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Exile and Return Among the East Timorese

Exile and Return Among the East Timorese

Amanda Wise
Copyright Date: 2006
Pages: 248
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  • Book Info
    Exile and Return Among the East Timorese
    Book Description:

    East Timor, the world's newest nation, finally gained its independence in 2002, following half a millennium of Portuguese rule and 24 years of Indonesian occupation. That occupation produced a refugee diaspora spread between Portugal and Australia that has been integral in advancing East Timor's cause abroad. Because East Timorese in the diaspora identified strongly as exiles and invested so much in pursuing East Timor's independence, the homeland's liberation has complicated the very basis on which many have "imagined" themselves since fleeing to Australia.Wise interrogates the space after exile for members of the East Timorese diaspora in Australia, in dialogue with key debates on diasporic identities within cultural studies, contemporary anthropology, and cultural geography. Drawing on innovative ethnographic research,Exile and Return Among the East Timoreseexplores questions of shifting identity and home, trauma and embodiment, belonging and return among the East Timorese abroad at this critical juncture in their lives. The book asks what forms of cultural identity emerge among politically active refugee diasporas, what happens to such groups when the dream of homeland is fulfilled, and how they renegotiate a sense of home after exile.The lived experience of Timorese in Australia and former refugees who have returned to East Timor is brought to life through their eloquent and often moving firsthand narratives, which the author has used liberally throughout the book, vividly presenting them alongside images and analysis of their role in the political struggle.Providing unique insights into cultural identities in the transition from exile to diaspora in a post-refugee group,Exile and Return Among the East Timoreseis essential reading for anyone interested in questions of home and identity among diasporic, transnational, and refugee communities.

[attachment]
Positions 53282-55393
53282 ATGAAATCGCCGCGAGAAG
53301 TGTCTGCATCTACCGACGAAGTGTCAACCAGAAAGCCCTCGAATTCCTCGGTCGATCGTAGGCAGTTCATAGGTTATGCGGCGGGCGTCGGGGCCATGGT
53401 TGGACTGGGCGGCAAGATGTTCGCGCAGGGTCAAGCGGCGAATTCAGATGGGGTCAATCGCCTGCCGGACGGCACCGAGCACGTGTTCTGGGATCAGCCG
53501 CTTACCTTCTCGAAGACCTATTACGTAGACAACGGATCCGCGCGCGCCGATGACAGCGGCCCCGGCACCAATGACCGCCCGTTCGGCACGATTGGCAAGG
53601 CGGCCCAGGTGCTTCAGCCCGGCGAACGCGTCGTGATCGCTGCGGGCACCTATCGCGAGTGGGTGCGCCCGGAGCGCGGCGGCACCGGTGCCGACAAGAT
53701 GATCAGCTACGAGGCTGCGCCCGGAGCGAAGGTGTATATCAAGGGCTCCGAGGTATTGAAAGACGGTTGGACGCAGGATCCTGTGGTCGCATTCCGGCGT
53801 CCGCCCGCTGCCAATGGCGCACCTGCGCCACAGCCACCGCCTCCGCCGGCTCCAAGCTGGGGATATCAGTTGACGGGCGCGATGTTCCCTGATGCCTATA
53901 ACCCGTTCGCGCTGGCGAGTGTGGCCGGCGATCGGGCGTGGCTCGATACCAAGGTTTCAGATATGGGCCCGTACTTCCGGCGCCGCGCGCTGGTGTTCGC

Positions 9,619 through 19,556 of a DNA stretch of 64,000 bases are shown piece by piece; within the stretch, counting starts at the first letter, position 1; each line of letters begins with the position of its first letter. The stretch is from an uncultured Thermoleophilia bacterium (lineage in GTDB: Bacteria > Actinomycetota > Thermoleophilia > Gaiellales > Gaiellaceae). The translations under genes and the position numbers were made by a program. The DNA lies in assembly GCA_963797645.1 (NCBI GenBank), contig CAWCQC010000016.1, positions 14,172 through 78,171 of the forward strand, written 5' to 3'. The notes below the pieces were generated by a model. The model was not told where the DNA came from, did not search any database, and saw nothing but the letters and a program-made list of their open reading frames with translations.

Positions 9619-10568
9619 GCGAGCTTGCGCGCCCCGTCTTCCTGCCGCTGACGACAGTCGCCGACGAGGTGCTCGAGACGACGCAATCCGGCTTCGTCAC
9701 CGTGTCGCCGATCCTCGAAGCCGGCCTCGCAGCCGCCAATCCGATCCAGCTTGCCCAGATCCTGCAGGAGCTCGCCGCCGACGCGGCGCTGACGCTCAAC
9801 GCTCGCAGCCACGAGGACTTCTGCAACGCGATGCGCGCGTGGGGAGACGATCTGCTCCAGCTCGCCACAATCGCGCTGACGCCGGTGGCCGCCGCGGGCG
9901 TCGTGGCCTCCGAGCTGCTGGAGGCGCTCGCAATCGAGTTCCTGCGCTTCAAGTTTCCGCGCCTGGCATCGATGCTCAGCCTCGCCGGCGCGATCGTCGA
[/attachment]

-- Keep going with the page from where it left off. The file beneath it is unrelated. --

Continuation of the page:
eISBN: 978-0-8122-0392-9
    Subjects: Anthropology

Table of Contents

  1. Front Matter
    (pp. [i]-[vi])
  2. Table of Contents
    (pp. [vii]-[vii])
  3. [Map]
    (pp. [viii]-[viii])
  4. Introduction: “We can’t hang Xanana there!” On the Politics of Representing Community
    (pp. 1-17)

    It is often said that East Timor’s President Xanana Gusmão, former guerrilla fighter and national hero, is the Nelson Mandela of Southeast Asia. A romantic, saint-like figure, he became an icon for East Timor’s cause, appearing on posters and T-shirts in his beret, reminiscent of the famous image of Ché Guevara. Every solidarity supporter had his picture on their wall, and East Timorese children graffti his likeness together with messages of resistance. Described as “poet, resistance fighter and peace maker,” Xanana has become a hero for our times. What a surprise, then, to find myself in a local museum in...

  5. Chapter 1 East Timor: A History of the Present
    (pp. 18-40)

    On 30 August 1999, the people of East Timor voted overwhelmingly in favor of independence from Indonesia. This at once joyful and tragic founding moment marked the return of the long awaited homeland for thousands of East Timorese exiles abroad.

    For the East Timorese refugee diaspora, the imagining of East Timor as a nation is central to their imagining of self in exile. The weight of this tiny new nation’s violent past is so great, and inscribes such pain, that for many East Timorese in exile, maintaining a sense of national identity has become an act of personal and collective...

  6. Chapter 2 Leaving the Crocodile: The East Timorese Community in Sydney
    (pp. 41-60)

    From 1975 to 1999, many East Timorese refugees came to Australia because of its proximity and the existence of a large East Timorese community who were able to offer a much needed support network. The first East Timorese to arrive in Australia were fleeing the civil war between UDT and FRETILIN. The invasion of East Timor by Indonesia on 7 December 1975 forced many more East Timorese to refugees their homeland, and they continued to come for the next twenty-four years. East Timorese refugees came to Australia in several waves, beginning with those who fled the civil war and ending...